The suit alleges that "the Hustle" was a nickname for the bank's "High-Speed Swim Lane," or HSSL program, designed to streamline the mortgage origination process. But the government alleges it was "intentionally designed to process loans at high speed and without quality checkpoints, and generated thousands of fraudulent and otherwise defective residential mortgage loans."
The government says the program was started by mortgage lender Countrywide Financial, but continued after it was purchased by Bank of America in 2008. It ran through 2009, according to the suit.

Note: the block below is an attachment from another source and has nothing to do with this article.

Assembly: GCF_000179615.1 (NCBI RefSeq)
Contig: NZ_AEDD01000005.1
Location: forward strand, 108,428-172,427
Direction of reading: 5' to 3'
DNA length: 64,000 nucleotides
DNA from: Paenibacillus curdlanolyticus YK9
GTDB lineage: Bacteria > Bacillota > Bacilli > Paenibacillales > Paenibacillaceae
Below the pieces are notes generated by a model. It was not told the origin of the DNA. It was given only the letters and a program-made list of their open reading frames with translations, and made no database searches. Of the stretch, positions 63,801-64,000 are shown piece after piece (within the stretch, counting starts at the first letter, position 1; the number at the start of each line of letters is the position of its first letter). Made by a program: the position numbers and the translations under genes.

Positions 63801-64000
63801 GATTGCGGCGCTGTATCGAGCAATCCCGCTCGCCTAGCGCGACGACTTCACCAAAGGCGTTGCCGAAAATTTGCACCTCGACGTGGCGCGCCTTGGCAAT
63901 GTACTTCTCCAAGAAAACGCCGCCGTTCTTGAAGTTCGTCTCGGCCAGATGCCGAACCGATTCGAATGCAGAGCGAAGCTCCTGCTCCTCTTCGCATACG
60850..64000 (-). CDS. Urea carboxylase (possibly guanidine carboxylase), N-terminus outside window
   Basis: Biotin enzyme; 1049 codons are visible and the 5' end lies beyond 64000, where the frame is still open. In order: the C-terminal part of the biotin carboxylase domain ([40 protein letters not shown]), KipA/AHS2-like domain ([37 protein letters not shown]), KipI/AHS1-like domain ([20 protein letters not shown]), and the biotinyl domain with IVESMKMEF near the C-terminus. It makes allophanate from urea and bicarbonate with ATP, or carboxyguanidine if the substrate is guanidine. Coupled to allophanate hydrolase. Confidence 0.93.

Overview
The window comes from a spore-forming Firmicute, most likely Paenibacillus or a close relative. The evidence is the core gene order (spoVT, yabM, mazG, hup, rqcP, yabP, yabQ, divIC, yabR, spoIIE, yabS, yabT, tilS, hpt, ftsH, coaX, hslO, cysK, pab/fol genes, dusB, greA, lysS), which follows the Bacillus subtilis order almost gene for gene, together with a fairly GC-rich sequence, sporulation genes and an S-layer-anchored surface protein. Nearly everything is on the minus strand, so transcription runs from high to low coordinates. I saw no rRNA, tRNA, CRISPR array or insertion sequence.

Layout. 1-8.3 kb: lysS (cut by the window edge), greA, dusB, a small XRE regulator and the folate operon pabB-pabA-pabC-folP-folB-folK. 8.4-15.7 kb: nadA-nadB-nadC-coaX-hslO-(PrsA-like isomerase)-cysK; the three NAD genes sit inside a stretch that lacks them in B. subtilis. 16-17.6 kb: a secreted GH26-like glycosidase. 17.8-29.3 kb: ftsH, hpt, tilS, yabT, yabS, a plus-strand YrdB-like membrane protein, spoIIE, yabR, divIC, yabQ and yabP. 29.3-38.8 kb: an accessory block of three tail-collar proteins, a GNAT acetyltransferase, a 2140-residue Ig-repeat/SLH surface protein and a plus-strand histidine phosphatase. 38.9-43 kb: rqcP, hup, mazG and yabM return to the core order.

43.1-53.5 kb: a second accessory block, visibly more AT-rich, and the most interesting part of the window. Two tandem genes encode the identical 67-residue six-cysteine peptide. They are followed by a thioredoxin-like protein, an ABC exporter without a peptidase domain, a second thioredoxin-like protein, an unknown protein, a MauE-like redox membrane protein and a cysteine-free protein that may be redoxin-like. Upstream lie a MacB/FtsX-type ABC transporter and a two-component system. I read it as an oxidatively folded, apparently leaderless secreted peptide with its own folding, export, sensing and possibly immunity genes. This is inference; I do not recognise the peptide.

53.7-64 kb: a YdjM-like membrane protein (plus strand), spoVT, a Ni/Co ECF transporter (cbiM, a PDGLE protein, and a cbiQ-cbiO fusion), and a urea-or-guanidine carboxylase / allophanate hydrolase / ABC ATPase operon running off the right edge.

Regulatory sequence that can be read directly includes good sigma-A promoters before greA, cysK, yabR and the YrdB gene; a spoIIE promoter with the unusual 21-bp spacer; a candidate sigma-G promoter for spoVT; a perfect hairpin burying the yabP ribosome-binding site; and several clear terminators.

"For the sixth time in less than 18 months, this office has been compelled to sue a major U.S. bank for reckless mortgage practices in the lead-up to the financial crisis," said U.S. Attorney Preet Bharara in a statement. "The fraudulent conduct alleged in today's complaint was spectacularly brazen in scope."
"Countrywide and Bank of America...cast aside underwriters, eliminated quality controls, incentivized unqualified personnel to cut corners, and concealed the resulting defects," said Bharara. "These toxic products were then sold to the government-sponsored enterprises as good loans. This lawsuit should send another clear message that reckless lending practices will not be tolerated."